The end of the year in Japan is a mysterious time.
After we celebrate Christmas Eve on the 24th of December, everyone cleans their houses (O-souji), workplaces and buildings, while being thankful we clean.
The 31st of Decemeber we call Oomisoka. This is where we go to temples and ring the big bells. This is a custom called, “Joya no Kane” (Ringing of the New Year’s Bells). The bells are very large, and are struck with a large wooden hammer.
The bells ring 108 times; they say that is the same amount of times as the sins of man, and if he listens to them all he will be cleansed of his sins, however every temple from about 9 PM to about 2 AM continues to ring their bells, so really no one can tell how many times they ring them. (Haha.)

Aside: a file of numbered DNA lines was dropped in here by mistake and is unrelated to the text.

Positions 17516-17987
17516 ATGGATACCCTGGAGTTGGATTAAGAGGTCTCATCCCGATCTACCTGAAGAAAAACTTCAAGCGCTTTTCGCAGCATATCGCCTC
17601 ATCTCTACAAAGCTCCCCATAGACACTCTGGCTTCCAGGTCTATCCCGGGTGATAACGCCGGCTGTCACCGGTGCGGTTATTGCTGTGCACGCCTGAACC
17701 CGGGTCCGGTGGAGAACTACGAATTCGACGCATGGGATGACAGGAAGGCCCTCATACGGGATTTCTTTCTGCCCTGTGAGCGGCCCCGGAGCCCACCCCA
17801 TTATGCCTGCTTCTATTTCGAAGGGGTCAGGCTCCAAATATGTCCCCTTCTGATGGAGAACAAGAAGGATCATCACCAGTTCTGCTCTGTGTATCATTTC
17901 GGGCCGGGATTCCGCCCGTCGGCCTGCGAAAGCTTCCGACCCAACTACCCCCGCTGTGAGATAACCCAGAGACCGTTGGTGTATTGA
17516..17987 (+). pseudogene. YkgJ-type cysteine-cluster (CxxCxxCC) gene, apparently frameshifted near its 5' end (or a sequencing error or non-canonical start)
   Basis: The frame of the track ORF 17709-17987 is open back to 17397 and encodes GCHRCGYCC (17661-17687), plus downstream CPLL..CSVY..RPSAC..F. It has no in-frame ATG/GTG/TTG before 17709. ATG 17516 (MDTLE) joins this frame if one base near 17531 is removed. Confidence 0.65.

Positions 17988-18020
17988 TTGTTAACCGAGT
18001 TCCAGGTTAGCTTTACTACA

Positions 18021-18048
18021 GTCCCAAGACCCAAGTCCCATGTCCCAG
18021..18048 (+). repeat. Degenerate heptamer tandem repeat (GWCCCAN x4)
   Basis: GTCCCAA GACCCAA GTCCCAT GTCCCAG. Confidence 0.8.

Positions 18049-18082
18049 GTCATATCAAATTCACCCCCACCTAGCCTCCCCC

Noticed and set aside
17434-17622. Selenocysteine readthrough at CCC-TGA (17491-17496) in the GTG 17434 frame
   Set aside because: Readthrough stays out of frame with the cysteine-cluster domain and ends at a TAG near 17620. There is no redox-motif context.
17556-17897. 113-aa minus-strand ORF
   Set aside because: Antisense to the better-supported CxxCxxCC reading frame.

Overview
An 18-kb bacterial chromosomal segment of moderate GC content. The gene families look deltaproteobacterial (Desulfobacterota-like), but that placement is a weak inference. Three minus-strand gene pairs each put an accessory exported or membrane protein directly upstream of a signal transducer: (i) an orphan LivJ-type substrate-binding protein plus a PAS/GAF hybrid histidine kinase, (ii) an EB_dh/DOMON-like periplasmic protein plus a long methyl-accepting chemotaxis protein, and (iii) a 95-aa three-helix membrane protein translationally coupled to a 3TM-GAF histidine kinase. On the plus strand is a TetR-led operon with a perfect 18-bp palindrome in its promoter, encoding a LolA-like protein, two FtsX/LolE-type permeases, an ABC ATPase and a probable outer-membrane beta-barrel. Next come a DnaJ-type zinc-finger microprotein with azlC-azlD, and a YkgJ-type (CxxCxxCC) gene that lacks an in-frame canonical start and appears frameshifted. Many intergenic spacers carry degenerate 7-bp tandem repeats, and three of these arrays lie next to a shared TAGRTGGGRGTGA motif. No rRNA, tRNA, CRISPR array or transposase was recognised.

In the new year, we visit shrines for “hatsumoude” which is the first visit to a shrine in the new year.
During that time, we write our goals that we wish to achieve in ink on paper.
This is called “Kakizome” or new year’s resolution.
This is something interesting I think,
Christmas -> Christianity
Joya no Kane -> Buddhism
Hatsumoude -> Shinto
So in the end of the year to the beginning of the New Year, we experience a lot of different religion’s customs.
The scenery of the streets changes from Christmas to the new year.
I’m sure those guests who were able to enjoy the New Year’s Eve in Japan experienced a lot of culture.
There are lots of events left in winter as well!
While looking forward to when the snow paints the temples and shrines white, let’s really enjoy winter in Kyoto together!